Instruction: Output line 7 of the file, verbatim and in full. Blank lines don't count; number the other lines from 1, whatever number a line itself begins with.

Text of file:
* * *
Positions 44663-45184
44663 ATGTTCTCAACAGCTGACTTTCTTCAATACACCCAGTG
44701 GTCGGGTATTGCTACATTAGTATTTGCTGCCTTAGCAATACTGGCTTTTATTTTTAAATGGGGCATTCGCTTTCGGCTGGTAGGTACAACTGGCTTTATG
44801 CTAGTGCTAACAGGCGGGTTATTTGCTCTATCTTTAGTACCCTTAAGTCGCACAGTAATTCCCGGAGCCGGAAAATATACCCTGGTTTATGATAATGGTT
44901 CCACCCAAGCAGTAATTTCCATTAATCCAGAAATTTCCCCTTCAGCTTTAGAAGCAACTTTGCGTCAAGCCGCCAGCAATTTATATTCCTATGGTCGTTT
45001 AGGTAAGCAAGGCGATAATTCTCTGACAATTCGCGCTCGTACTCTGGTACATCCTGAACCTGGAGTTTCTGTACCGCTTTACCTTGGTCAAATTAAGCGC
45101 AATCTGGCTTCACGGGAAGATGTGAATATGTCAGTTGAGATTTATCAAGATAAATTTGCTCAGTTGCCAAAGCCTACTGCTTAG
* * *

45101 AATCTGGCTTCACGGGAAGATGTGAATATGTCAGTTGAGATTTATCAAGATAAATTTGCTCAGTTGCCAAAGCCTACTGCTTAG